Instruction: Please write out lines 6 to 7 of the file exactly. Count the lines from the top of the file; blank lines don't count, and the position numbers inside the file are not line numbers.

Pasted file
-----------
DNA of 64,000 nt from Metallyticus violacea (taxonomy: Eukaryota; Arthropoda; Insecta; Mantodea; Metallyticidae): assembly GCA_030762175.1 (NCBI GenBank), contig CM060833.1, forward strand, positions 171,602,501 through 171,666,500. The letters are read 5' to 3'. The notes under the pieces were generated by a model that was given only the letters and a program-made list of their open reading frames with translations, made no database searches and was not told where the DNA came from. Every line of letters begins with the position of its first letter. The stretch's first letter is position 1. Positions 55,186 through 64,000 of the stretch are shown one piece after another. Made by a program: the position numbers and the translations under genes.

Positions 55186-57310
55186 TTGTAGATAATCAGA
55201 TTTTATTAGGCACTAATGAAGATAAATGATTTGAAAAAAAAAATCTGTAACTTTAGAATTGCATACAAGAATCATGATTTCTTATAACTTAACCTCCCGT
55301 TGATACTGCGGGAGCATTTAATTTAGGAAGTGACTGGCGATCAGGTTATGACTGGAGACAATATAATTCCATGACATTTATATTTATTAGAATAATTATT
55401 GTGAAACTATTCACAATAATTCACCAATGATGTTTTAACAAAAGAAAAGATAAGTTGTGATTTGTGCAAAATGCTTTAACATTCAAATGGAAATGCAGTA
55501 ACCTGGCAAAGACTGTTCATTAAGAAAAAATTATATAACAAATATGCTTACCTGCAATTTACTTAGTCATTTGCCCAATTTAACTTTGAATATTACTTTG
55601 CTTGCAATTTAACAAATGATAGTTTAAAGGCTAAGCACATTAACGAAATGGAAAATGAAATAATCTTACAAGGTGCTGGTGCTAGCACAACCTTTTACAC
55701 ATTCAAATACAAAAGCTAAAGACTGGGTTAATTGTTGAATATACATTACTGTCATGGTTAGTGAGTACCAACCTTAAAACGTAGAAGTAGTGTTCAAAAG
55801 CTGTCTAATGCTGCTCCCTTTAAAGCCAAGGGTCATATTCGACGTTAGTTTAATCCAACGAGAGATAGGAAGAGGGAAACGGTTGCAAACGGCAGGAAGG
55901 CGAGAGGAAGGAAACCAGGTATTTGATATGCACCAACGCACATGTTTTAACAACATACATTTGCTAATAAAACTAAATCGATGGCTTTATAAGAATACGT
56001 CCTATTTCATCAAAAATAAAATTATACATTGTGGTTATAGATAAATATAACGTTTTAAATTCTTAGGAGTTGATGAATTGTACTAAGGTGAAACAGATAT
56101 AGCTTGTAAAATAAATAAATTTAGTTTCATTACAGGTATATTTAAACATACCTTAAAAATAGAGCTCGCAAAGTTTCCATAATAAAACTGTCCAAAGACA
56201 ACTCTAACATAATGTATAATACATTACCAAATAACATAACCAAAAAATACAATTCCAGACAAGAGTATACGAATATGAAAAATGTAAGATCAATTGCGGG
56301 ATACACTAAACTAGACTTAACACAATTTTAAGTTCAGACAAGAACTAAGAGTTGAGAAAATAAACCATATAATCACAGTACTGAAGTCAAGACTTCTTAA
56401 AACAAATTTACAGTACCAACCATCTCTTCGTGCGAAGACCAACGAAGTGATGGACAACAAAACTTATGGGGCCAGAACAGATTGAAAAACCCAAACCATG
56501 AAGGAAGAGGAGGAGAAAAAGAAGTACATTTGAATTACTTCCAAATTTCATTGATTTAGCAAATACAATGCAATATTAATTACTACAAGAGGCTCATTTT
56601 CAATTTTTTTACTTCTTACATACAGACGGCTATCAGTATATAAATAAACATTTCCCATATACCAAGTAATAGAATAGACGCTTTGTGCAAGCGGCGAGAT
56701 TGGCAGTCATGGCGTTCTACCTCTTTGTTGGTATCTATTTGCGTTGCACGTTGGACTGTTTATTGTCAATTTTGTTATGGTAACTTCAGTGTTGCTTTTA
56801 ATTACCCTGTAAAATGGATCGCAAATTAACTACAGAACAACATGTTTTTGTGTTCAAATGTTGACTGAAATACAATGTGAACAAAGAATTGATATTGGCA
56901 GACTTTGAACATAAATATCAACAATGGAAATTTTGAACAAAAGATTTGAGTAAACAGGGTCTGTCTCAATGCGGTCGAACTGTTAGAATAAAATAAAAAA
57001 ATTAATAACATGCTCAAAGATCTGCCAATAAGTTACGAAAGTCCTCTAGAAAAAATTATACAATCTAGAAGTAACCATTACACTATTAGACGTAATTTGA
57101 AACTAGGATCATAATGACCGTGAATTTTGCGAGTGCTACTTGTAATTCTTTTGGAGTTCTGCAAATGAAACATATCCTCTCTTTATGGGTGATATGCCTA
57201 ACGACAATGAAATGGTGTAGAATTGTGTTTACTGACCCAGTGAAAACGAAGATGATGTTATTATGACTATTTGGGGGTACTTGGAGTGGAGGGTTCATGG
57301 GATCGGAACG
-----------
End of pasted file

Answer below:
55401 GTGAAACTATTCACAATAATTCACCAATGATGTTTTAACAAAAGAAAAGATAAGTTGTGATTTGTGCAAAATGCTTTAACATTCAAATGGAAATGCAGTA
55501 ACCTGGCAAAGACTGTTCATTAAGAAAAAATTATATAACAAATATGCTTACCTGCAATTTACTTAGTCATTTGCCCAATTTAACTTTGAATATTACTTTG